Discussion in 'Visual Arts' started by Luvtemps, Nov 15, 2019.
I like Vincent Price!
(sung to the tune of Short Shorts)
Hard to imagine disliking him.
Price was known for being flamboyant, but he gave many restrained
performances, notably in The House of Seven Gables, Dragonwycke,
While the City Sleeps, The Tomb of Ligeia, Witchfinder General, and
The Whales of August, to name a few. In The Fall of the House of
Usher he is restrained and flamboyant at the same time.
The Fly. A supporting role in a more serious mode, but effective.
Corman, Castle, Amicus, Universal – Vincent remains forever a class act.
One I got to review recently is "The Oblong Box". Another fave.
Vincent Price was the coolest. Anything he said sounded whimsically sinister.
I always liked Master of the World when I was a kid.
That would work too-hehehehe!
Anybody else remember him in Laura?
Yes. As much as I liked his work, I have always been curious why his resume was so focused on horror movies.
Likely because, in later years, those are the parts he was offered. Baltimore's John Waters nailed it:
"...One raise of his eyebrow and you knew you were about to be thrilled by a debonair, evil, yet sympathetic villain...I can't imagine these films without Vincent Price in them. He was just a fine actor, never pretentious. The audiences that went to see him were all-inclusive, from the poorest people to the richest. Nobody disliked him. Vincent Price was classless even though he was classy, an exaggerated gentleman. He gave upscale a good name, and he was always handsome, dignified, charming, and a little bit sinister...."
I think that is a key reason he is so well-liked. Yes, he could be truly loathsome - the Conqueror Worm comes to mind - but in most of his roles he was having a lot of fun and that was infectious for the audience. I can't think of any other actor with this quality - maybe Lee and Cushing?
Christopher Lee had some of the same qualities.
A true Renaissance man. He brought class and impeccable poise to anything he did.
The Poe cycle for Roger Corman and Michael Reeves’ Witchfinder General are my favorites.
Phibes and Theatre of Blood are highlights as well.
I honestly don't see how anyone could not like Vincent Price!
I adore him. Recently saw a movie with him I had never seen before , The Story of Mankind.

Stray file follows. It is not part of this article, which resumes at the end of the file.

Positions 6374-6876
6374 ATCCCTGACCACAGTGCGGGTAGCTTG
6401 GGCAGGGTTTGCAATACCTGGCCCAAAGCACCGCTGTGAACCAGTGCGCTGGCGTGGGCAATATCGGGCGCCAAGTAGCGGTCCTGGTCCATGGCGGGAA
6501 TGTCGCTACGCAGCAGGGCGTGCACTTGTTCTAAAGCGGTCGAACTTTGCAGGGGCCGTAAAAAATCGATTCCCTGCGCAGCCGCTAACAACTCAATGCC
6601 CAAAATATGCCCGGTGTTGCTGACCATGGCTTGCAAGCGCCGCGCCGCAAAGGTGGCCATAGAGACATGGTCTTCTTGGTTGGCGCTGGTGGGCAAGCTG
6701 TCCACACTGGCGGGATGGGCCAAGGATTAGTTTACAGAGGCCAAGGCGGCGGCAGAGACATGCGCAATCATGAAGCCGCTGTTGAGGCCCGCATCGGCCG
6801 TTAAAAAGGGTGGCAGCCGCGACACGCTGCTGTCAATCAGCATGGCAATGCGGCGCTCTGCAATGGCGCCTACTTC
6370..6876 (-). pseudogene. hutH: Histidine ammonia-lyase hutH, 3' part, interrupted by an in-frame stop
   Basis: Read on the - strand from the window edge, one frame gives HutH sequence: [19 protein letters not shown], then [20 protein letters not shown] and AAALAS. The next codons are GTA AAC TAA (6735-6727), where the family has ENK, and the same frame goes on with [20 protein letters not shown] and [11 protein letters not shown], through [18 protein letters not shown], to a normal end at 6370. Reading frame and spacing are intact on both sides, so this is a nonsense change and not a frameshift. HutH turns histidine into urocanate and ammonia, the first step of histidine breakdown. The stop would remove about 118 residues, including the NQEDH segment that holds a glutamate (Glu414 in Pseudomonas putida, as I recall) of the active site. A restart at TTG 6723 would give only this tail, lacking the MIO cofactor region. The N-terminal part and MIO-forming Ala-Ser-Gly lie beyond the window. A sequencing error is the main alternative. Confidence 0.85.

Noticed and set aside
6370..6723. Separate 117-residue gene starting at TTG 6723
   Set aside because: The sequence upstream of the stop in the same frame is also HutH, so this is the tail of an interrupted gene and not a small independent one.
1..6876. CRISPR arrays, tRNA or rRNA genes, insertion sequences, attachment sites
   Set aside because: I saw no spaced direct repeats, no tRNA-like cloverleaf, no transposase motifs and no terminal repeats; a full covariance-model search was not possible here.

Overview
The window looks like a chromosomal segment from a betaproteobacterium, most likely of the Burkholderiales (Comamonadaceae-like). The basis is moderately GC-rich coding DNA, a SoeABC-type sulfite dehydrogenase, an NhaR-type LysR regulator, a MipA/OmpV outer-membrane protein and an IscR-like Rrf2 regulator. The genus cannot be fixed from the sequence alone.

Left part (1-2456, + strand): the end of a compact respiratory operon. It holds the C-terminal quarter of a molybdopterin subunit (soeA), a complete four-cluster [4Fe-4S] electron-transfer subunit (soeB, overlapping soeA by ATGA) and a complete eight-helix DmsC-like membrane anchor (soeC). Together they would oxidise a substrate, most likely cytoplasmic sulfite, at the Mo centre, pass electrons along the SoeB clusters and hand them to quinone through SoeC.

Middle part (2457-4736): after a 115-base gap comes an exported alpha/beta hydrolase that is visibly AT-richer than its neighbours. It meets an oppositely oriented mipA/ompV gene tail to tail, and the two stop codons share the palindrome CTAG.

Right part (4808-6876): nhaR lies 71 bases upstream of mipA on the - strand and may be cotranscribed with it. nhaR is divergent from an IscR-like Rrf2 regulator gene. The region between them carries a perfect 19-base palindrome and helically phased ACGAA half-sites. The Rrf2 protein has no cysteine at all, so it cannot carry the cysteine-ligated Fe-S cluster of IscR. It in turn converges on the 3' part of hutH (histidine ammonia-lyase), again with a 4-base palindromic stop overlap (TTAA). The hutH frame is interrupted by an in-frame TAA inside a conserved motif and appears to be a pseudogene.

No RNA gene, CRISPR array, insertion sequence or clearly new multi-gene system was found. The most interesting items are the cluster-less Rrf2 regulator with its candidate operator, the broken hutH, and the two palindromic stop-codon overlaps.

TCM is a treasure.
Hard to pick a favorite but today I will pick Madhouse.
Interesting you mention Lee & Cushing as they were go to horror movie actors in the UK. All three had very sophisticated aspects to their respective personas. I can imagine all three at a country club sipping martinis and discussing polo.
A class act in every role from the completely ridiculous to the utterly sublime. Price
always brought his "A" game and made any film he was in worth seeing at least once.
-Most obscure role? As the founder of the Mormon Church, Joseph Smith in Brigham Young (1940) w/ Tyrone Power
-Undiscovered gem? As 'Mark Cardigan' in His Kind Of Woman (1951) one of the most remarkable films of that decade.
A friend once remarked that every scene where Price appeared in that film had the same effect as the character 'Johnny' had in Airplane!
For those interested in Vincent Price's movies, I highly recommend the book The Complete Films of Vincent Price (by Lucy Chase). It's out-of-print but used paperback copies can be found fairly easily.
Lady Gaga next to Mr. Price?
How can anyone not love Vincent Price? It's an overused expression but Price really was better than most of the material he was given, but damn if he ever let it show. I grew up watching him in the old Roger Corman movies, but also on Batman (as Egghead) and memorably, on the Brady Bunch.
Price was also an art historian and worked with Sears to bring fine art to the masses. Here's a Vincent Price-led sales training video...and it's kind of a hoot.
"I assure you that the step-ladder is for my use in hanging pictures, not people"
Ok...I should have posted this clip instead, but why let that stop me? Here's Vincent Price on the Johnny Carson show, being a frighteningly good guest expertly discussing art and food...
We love him. He really brings some gravitas to a genre that could be dismissed.
I was told by Courtland Hull that was his favorite
when asked which films to seek. I've yet to see it.
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